For a better browsing experience, please upgrade your browser.

From the BLS:

Total nonfarm payroll employment grew by 431,000 in May, reflecting the hiring of 411,000 temporary employees to work on Census 2010, the U.S. Bureau of Labor Statistics reported today. Private-sector employment changed little (+41,000). Manufacturing, temporary help services, and mining added jobs, while construction employment declined. The unemployment rate edged down to 9.7 percent.

This report stinks. The majority of job creation came from Census hiring — the private sector was non-existent.

Let’s look at the data:

The civilian labor force decreased by 322,000 and the number of unemployed decreased by 287,000. This lowered the unemployment rate to 9.7%.

The labor force participation rate decreased .2% because of a drop in the number in the civilian labor force. The employment to population ratio decreased .1%. This means that fewer people participated in the labor force last month and the percentage of people employed as a percentage of the civilian labor force decreased.

Total private jobs created were 41,000. Goods producing industries increased 4,000, with an increase in manufacturing and mining offset by a drop in construction. Service employment increased by 37,000. With the exception of financial services (which decreased 12,000), all sectors saw growth. Just not much growth.

Simply put, the private sector dropped out of the equation last month. Period. Unfortunately, this report comes at the worst time possible — when the markets are already shaky. In addition, the initial unemployment claims numbers — which have dropped the last two weeks — are still high. This is not a good combination.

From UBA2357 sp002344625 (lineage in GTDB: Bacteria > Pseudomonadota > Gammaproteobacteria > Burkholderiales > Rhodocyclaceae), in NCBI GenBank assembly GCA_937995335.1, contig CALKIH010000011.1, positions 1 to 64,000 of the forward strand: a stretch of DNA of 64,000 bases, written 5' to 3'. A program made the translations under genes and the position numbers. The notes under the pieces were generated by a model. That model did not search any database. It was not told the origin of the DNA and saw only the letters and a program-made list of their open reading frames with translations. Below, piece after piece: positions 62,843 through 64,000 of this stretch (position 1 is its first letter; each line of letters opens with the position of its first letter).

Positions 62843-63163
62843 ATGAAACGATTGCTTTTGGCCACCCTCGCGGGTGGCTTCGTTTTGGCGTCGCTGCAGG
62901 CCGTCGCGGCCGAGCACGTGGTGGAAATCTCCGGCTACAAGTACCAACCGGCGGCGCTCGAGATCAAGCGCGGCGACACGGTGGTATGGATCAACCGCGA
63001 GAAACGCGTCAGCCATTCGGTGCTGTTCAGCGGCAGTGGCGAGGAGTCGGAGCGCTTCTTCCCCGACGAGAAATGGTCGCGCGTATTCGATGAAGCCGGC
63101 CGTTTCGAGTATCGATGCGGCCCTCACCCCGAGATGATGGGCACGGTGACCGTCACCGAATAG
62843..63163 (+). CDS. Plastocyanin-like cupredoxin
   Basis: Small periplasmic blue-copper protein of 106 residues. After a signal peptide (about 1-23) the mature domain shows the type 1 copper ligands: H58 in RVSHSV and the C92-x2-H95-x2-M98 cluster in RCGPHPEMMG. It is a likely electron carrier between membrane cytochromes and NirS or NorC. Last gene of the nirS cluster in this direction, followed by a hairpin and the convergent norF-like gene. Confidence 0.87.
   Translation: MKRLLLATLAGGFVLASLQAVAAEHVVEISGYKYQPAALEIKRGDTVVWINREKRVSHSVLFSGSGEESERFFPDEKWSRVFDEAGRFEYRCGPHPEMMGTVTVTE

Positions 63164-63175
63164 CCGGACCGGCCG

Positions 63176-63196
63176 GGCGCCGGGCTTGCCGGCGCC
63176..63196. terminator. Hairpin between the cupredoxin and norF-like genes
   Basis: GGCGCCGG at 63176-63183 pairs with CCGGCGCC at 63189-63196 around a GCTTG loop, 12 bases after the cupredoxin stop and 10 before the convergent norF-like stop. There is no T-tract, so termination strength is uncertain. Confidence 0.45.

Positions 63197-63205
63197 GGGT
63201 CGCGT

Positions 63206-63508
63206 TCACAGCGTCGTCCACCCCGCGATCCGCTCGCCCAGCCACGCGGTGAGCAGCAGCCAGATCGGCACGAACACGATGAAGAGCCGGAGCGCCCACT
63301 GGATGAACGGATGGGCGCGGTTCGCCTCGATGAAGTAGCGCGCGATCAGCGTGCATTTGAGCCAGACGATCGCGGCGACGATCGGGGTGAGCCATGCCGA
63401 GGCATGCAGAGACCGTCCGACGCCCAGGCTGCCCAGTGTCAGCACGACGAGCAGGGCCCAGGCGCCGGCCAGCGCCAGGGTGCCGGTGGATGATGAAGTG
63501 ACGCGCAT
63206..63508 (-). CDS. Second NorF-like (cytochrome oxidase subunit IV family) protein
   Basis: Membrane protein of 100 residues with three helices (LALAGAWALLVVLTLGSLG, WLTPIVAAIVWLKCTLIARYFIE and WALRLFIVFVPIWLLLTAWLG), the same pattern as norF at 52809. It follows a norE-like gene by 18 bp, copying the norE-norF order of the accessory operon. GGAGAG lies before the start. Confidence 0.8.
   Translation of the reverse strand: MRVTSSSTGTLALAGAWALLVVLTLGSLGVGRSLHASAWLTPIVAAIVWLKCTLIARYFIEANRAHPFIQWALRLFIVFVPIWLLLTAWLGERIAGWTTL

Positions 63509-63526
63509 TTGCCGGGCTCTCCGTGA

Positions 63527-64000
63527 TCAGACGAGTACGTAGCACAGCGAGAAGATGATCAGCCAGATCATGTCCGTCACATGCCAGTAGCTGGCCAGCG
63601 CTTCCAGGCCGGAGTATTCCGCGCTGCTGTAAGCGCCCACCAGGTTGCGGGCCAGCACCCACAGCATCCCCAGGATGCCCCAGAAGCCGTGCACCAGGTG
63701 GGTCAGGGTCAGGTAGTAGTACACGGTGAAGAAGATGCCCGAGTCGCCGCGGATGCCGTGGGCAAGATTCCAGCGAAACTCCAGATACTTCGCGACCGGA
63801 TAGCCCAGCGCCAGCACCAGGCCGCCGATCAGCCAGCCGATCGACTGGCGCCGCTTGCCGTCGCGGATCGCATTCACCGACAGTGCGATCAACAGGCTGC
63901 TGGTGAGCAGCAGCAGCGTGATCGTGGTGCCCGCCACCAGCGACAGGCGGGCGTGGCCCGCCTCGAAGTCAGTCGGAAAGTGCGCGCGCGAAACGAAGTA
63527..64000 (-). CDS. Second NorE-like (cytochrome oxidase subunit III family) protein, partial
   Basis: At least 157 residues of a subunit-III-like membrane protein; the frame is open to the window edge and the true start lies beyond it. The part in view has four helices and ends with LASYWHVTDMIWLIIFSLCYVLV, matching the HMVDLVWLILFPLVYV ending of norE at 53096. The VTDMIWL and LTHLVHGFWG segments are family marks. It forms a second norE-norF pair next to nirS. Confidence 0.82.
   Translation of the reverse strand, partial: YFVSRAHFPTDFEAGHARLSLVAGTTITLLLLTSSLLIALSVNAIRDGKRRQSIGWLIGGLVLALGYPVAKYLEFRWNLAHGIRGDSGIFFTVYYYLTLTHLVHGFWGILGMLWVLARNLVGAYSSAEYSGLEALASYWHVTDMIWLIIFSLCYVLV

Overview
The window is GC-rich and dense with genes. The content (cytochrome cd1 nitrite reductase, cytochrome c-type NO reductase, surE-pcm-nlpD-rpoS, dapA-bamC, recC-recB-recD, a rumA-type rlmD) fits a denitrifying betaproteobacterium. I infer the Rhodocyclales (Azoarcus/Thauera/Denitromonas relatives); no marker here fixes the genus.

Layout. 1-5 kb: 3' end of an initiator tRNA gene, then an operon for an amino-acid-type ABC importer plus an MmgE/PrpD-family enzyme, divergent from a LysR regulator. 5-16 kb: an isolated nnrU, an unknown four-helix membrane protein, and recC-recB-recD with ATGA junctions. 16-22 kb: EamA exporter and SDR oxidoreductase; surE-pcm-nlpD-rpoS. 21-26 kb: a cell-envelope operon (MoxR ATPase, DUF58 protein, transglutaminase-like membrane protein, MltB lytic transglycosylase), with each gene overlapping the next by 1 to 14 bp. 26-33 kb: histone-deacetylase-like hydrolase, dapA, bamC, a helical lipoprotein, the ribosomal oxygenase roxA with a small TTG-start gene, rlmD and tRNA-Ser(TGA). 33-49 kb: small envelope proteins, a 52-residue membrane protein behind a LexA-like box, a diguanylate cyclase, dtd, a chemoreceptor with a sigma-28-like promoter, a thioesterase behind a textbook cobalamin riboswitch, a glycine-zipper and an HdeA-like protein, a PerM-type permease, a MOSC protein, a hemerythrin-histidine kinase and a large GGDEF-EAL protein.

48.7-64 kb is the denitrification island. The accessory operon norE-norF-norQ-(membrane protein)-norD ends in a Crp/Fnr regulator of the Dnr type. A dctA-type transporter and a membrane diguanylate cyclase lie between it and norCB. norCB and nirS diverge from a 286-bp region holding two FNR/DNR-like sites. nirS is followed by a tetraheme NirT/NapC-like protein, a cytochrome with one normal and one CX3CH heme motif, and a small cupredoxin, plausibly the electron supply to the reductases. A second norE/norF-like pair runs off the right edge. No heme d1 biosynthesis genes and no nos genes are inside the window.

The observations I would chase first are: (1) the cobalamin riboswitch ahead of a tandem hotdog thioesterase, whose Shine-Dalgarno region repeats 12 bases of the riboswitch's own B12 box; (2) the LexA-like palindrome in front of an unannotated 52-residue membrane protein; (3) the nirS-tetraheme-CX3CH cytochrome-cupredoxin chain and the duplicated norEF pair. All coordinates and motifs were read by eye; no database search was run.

Several weeks ago, I wrote an article titled Storm Clouds on the Economic Horizon. In that article I wrote the following:

[Going forward] the economy needs to keep up its current pace of job creation. Last month we had a great employment report. That needs to be repeated in the next report.

This is the worst possible jobs report we could have in the current environment. Now — this is just one report. The record indicates things are moving in the right direction; this could be nothing more than a speed bump. But, this is a most ill-timed speed bump.

Comments Add Comment

Never miss the best of FiveThirtyEight.

Subscribe to the FiveThirtyEight Newsletter

Sign up for our newsletters to keep up with our favorite articles, charts and regressions. We have three on offer: a curated digest of the best of FiveThirtyEight from the past week; Ctrl + ←, our weekly look at the best data journalism from around the web; and Significant Digits, our roundup of numbers in the news. Enter your email below, and we’ll be in touch.

By clicking subscribe, you agree to the FanBridge Privacy Policy

Powered by VIP